..honestly i enjoy your view points. you make things very visual with your examples..

    ReplyDelete
  18. But why get high in the first place? Why does a person feel the need to consume ___________(whatever)to feel different? Why does a person feel the need to be a slave of any kind of substance? Is that a trait of a weak mind? What about all those babies that are born with disabilities because of drug use by the mom...so many questions, no reasonable, or logical answers......

    ReplyDelete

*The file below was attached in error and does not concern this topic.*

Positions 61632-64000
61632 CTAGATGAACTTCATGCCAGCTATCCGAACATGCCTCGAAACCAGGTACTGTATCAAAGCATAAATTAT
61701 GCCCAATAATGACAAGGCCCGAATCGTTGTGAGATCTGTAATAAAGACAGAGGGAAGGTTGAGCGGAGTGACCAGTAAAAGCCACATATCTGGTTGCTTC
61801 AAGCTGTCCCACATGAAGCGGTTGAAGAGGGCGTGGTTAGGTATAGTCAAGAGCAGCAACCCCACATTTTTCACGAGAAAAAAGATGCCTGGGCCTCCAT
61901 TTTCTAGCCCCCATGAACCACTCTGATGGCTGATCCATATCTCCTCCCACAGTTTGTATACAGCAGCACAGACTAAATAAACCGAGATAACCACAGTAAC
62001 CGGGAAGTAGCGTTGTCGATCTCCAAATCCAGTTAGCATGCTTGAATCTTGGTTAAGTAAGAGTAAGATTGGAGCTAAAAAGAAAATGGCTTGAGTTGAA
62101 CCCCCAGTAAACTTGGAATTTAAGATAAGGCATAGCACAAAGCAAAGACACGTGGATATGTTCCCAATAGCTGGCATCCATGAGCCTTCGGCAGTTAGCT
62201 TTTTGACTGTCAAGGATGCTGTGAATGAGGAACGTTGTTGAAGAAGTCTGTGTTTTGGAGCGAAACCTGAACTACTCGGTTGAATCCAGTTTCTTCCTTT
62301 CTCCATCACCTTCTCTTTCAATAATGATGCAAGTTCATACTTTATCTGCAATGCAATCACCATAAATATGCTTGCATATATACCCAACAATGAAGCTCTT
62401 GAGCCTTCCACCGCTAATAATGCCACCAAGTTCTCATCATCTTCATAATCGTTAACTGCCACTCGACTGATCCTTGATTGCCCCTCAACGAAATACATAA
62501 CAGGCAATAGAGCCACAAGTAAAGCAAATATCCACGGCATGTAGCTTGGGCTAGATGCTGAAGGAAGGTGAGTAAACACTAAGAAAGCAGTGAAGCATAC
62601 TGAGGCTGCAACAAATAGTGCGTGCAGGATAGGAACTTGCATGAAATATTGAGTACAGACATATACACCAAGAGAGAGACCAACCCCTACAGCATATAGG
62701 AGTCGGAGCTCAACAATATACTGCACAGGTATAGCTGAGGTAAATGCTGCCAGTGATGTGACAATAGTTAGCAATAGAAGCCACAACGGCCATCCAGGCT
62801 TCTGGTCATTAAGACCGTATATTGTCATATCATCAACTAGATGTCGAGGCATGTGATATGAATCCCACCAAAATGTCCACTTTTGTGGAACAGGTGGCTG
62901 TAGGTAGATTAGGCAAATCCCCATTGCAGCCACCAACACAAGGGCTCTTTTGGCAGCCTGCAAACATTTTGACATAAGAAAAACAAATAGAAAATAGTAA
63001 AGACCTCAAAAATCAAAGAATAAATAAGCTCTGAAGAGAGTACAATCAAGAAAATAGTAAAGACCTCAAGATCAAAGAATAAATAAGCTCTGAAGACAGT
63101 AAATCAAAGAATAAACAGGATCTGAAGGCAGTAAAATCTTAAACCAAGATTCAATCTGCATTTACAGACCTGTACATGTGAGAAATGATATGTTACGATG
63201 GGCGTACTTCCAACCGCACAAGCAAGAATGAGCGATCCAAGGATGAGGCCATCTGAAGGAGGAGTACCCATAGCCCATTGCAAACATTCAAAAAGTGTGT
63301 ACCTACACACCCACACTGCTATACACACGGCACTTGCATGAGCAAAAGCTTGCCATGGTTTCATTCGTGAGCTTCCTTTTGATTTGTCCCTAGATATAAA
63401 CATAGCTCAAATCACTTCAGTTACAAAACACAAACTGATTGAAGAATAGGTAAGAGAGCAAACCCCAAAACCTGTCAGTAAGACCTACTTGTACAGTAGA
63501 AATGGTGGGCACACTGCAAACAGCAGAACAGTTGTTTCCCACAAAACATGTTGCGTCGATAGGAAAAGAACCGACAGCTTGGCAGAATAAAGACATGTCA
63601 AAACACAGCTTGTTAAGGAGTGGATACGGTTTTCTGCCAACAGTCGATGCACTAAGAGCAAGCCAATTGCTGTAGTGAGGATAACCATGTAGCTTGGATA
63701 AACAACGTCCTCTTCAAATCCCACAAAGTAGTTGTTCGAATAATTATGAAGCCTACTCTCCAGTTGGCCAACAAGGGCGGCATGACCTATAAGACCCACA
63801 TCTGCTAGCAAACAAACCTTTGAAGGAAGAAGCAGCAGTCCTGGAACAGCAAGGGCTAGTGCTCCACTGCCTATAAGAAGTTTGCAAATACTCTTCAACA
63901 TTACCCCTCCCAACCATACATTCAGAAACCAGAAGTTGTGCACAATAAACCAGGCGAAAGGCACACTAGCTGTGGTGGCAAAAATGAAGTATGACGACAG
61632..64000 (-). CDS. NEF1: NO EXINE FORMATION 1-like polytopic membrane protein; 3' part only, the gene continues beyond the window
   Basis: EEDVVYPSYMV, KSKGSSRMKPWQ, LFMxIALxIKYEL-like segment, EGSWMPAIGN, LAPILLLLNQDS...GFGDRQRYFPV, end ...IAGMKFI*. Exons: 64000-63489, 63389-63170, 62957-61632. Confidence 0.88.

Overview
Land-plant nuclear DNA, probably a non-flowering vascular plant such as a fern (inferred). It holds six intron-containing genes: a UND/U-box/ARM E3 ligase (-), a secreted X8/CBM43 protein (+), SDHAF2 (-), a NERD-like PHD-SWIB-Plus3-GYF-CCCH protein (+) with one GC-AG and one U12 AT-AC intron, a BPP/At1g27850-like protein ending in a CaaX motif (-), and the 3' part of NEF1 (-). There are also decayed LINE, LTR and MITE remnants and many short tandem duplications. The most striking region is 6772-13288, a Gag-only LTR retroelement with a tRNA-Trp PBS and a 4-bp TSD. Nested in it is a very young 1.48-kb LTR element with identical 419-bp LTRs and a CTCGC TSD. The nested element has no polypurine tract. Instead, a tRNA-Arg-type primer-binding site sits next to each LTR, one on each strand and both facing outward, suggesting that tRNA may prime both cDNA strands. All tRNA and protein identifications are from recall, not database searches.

19. if we smoke self-growth weed thats ok, but if we use any kind of drugs sold by a drug cartel then we are of course affecting the market and providing money that will be used for violent purposes.

    ReplyDelete

Comments are moderated, refer to policy for more information.
Envía fotos, vídeos, notas, enlaces o información
Todo 100% Anónimo;

borderlandbeat@gmail.com